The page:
Nakagin Capsule Tower
Photo: Nakagin Capsule Tower Building Preservation and Regeneration Project

The iconic Nakagin Capsule Tower has its issues – still we're sad to see it demolished

The chaotic but unique structure is finally being taken down on April 12, with some capsules preserved

Emma Steen
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Emma Steen
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As one of the founders of Metabolism, architect Kisho Kurokawa had a profound vision for his 1970s Nakagin Capsule Tower. At the time it went up in 1972, the tower was a radical vision of how people would live and how cities would ideally be designed in the future. Consisting of 144 individual capsules designed to be replaced every 25 years, the building was meant to grow and evolve along with the city like a living organism.

However, things haven’t gone exactly to plan. The tower is now slated for demolition on April 12, according to the Yomiuri Shimbun, after a years-long battle to keep the structure in Ginza.  

Nakagin Capsule Tower
Photo: Nakagin Capsule Tower Building Preservation and Regeneration Project

We’re in two minds about this. On one hand, it’s always sad to say goodbye to a unique building that’s been a part of the city for decades. On the other hand, the tower is a hazardous structure that should have been restored or probably dismantled ages ago. 

Nakagin Capsule Tower
Photo: Nakagin Capsule Tower Building Preservation and Regeneration Project

Contrary to Kurokawa’s initial plans, the capsules weren’t given the overhaul they were due in 1997. In fact, the building has been poorly maintained in the five decades since its construction, with no hot water since the pipes burst in 2010 and several capsules abandoned with mould and mildew in the walls. If that wasn’t bad enough, there’s the unresolved issue of asbestos, which was commonly used as an insulator for construction in the 1970s, but has since been linked to causes of cancer – so can you blame ‘em for wanting to do away with it? 

Nakagin Capsule Tower
Photo: Nakagin Capsule Tower Building Preservation and Regeneration Project

For all of its uninhabitable traits, the building still has a small but resolute group of backers who are determined not to see its legacy fade away. While its got serious structural issues, the Nakagin Capsule Tower is a Tokyo icon; the building has appeared in Godzilla movies and Hollywood blockbusters. It's also an authentic vision of the future as seen from the 70s. While they lack basic kitchen utilities (cooking burners weren't part of the original design), the capsules do have a built-in TV, phone and reel-to-reel tape deck – all the latest mod cons of the era.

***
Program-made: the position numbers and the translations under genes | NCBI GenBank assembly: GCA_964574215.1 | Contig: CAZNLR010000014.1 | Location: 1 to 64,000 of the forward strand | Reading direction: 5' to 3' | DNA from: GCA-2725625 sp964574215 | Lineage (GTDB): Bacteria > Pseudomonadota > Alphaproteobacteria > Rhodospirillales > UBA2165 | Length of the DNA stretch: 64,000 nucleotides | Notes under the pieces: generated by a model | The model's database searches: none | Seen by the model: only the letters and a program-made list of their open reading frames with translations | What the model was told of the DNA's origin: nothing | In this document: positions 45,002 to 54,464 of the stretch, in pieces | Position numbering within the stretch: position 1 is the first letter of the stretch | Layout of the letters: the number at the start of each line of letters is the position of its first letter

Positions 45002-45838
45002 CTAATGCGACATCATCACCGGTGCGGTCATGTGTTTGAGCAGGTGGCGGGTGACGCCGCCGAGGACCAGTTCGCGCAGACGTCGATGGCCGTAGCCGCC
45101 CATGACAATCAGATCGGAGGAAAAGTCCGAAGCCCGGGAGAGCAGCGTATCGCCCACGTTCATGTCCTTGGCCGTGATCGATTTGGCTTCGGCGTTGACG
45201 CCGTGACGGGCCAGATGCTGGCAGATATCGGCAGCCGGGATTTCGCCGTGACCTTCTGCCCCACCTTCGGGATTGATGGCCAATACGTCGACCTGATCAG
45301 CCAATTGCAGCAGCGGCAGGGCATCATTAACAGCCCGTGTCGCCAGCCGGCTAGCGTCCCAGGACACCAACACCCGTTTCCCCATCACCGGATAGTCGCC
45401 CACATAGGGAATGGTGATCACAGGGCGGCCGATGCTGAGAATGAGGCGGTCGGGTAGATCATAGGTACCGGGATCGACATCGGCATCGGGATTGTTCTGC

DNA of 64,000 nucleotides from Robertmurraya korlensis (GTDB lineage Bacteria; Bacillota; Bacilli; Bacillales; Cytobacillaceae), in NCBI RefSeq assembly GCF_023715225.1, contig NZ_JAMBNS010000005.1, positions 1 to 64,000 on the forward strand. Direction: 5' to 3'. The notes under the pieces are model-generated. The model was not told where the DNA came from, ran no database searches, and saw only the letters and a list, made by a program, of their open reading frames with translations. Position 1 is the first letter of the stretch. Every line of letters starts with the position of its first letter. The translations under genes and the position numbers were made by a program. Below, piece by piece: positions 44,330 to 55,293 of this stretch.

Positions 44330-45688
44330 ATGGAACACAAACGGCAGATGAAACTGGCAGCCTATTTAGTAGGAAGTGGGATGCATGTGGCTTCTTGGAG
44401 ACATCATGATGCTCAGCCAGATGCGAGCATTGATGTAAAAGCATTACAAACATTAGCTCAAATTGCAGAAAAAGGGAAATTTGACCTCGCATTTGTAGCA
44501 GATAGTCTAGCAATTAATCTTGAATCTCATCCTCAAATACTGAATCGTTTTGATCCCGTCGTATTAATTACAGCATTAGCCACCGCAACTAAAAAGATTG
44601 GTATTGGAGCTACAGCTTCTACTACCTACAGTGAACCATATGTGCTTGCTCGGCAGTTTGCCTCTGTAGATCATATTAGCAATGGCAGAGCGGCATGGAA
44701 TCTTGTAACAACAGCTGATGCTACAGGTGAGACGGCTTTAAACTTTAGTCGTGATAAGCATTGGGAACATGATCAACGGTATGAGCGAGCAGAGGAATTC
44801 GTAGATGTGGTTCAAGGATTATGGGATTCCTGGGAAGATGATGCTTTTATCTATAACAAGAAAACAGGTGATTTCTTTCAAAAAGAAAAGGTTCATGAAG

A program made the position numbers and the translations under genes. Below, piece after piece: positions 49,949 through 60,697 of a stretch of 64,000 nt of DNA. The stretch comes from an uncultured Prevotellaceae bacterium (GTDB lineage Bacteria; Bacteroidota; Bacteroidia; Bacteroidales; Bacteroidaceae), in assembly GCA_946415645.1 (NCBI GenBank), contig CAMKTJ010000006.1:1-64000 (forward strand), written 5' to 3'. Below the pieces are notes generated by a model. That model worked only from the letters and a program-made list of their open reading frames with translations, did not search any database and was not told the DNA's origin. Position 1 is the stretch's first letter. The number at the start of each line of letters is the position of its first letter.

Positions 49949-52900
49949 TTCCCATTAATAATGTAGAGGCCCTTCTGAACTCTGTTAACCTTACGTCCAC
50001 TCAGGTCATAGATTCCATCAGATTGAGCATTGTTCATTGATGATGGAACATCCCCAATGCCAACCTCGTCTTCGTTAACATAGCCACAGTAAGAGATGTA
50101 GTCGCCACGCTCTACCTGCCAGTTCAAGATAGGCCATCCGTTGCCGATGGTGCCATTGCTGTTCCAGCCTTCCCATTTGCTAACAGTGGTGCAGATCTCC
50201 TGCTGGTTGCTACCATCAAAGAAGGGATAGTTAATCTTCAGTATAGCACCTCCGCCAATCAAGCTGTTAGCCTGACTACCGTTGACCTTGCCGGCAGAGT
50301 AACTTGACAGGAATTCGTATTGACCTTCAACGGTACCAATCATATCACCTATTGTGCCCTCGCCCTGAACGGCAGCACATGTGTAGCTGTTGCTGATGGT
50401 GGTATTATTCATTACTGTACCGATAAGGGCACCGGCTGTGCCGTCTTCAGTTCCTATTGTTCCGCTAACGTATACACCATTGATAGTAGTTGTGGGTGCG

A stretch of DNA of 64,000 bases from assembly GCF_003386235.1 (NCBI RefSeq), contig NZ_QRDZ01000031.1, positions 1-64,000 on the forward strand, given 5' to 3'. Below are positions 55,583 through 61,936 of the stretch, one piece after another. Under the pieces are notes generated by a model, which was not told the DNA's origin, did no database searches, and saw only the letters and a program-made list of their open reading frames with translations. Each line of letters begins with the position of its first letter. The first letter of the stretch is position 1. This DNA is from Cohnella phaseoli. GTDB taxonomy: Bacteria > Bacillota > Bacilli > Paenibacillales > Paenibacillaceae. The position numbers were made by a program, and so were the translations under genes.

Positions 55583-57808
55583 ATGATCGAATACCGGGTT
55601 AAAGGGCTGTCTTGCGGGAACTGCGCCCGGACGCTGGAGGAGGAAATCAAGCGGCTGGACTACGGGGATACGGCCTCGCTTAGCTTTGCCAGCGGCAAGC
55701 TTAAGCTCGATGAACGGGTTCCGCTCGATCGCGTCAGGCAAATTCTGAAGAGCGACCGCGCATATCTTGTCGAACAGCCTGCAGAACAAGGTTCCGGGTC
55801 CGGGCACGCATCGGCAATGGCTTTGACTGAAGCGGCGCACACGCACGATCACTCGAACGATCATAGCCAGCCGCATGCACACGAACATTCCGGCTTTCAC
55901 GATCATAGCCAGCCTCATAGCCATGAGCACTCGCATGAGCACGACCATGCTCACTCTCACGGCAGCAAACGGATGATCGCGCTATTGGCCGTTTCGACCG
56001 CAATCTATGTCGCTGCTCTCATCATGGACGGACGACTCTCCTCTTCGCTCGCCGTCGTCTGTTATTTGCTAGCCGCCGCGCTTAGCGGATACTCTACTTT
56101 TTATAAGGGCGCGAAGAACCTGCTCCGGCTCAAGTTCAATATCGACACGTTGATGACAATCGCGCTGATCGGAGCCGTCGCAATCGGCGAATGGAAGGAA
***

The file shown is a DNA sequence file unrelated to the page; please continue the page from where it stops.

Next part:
Nakagin Capsule Tower
Photo: Nakagin Capsule Tower Building Preservation and Regeneration Project

There were many efforts to save the building and keep it in its original location, including a bold campaign led by the Nakagin Capsule Tower Preservation and Restoration Project to replace each of the capsules. The issue with that was that the cost for replacing even a single capsule, as estimated by project founder Tatsuyuki Maeda, would add up to tens of millions of yen.

When the logistics behind keeping the building whole began to look unfeasible, the organisation decided instead to raise funds for the renovation of a handful of capsules to preserve them as individual units. The project successfully gathered over ¥7 million yen and even released a book with over 400 photographs of the tower and its apartments to commemorate its 50th anniversary. 

Nakagin Capsule Tower
Photo: Nakagin Capsule Tower Building Preservation and Regeneration Project

With the building's demolition schedule to begin in a few weeks, all of the remaining tenants have now cleared out of its micro apartments and offices. Meanwhile, the Nakagin Capsule Tower Building Preservation and Regeneration Project is arranging for a number of its units to be distributed to museums around the world and the rest of Japan. So far, the project has received received 80 inquiries to acquire the capsules, so this architectural wonder can live on as a remnant of ‘70s architecture – just not for living in. 

The tower isn't the only attraction we have to say goodbye to in 2022. See our list of Tokyo landmarks closing this year.  

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